, crested iris, is a dainty, beardless, woodland iris, endemic to the eastern United States. Its wide arching sword-like, leaves arise from a shallow rooted, creeping rhizome, and its sweetly fragrant flowers are very showy. Its blue-violet flower is composed of three sepals, three petals, and three petaloid styles. The sepals are marked with a central white or yellow band having two crested ridges. The flower stems are shorter than the leaves and the showy flowers are often nestled within the clumped foliage. Crested iris grows best in rich, moist but well-drained soil in partial shade.
Brunera macrophylla, Siberian bugloss, displays sprays of tiny, intense blue flowers similar to forget -me-nots over bristly, rough, heart-shaped leaves. Plants are happy in any shady area that stays relatively moist. It does not tolerate of dry soils. Siberian bugloss often self-seeds and appears around the garden in other places. It looks good in front or in the middle of a border, and makes for an attractive and versatile groundcover, particularly under shrubs. The large, heart-shaped, green leaves remain attractive throughout the growing season. Divide the 1-2 foot clumps in early fall. Siberian bugloss adds new interest in the shadiest parts of your garden.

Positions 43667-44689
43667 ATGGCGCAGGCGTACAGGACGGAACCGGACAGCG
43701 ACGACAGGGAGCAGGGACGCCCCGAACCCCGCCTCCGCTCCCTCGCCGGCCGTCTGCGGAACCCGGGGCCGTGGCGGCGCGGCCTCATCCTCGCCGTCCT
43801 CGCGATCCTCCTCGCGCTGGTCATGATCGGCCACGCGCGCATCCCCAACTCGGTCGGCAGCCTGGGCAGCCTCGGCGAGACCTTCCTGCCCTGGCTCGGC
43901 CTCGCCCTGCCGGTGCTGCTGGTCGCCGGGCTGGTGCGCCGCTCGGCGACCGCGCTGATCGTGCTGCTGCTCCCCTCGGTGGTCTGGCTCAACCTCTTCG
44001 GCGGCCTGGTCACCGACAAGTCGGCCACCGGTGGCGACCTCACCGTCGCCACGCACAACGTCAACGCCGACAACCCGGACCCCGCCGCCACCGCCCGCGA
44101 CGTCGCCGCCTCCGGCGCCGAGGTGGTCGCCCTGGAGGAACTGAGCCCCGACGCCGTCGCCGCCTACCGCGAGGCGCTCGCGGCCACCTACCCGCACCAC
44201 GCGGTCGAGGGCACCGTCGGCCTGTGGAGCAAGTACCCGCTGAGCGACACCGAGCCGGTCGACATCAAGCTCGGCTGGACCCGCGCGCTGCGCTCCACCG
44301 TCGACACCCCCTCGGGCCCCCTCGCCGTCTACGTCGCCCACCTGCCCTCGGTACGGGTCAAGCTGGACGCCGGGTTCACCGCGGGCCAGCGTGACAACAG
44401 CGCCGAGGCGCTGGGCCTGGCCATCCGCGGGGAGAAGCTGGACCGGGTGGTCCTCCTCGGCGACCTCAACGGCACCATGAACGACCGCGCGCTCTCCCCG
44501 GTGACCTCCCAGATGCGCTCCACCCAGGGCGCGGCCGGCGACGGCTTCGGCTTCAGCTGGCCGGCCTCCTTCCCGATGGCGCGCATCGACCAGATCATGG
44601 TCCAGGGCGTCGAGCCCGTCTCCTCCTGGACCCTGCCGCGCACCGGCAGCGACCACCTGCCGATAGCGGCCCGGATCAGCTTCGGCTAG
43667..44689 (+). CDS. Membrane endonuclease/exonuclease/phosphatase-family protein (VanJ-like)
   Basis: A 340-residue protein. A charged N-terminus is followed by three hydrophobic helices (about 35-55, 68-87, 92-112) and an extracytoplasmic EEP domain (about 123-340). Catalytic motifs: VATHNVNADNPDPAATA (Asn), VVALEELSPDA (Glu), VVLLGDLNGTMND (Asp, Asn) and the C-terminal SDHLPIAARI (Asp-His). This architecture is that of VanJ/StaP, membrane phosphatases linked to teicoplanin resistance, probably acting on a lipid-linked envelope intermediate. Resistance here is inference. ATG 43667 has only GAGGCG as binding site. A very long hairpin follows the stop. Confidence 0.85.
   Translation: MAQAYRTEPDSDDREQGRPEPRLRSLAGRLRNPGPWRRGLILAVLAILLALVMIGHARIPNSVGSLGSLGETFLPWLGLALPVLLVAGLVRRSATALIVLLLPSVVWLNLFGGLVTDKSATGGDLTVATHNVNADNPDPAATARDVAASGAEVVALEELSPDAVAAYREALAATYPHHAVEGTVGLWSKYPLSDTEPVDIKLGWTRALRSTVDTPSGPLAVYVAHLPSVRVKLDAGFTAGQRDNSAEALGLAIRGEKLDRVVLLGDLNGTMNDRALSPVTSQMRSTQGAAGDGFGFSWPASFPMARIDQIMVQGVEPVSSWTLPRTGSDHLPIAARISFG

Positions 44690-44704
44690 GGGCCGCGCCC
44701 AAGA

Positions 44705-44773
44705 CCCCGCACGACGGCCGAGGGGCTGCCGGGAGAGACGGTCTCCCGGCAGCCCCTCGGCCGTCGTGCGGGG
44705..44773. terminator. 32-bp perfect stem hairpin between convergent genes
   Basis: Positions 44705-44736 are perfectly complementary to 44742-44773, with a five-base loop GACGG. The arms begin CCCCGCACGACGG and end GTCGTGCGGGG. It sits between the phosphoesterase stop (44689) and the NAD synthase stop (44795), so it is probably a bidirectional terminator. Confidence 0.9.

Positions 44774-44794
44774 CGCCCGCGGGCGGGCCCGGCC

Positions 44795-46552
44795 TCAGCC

Visit Somerset County's Leonard J. Buck Garden and feel the peace flow over you through the relaxing hues of the color blue. After all, a garden is a perfect place to reflect, relax and rejuvenate to continue life's journey.
- Tricia Scibilia, interpretive gardener, Leonard J. Buck Garden, Somerset County Park Commission: www.somersetcountyparks.org
**Photos by Tricia Scibilia unless otherwise noted
More blooming news
Print this page: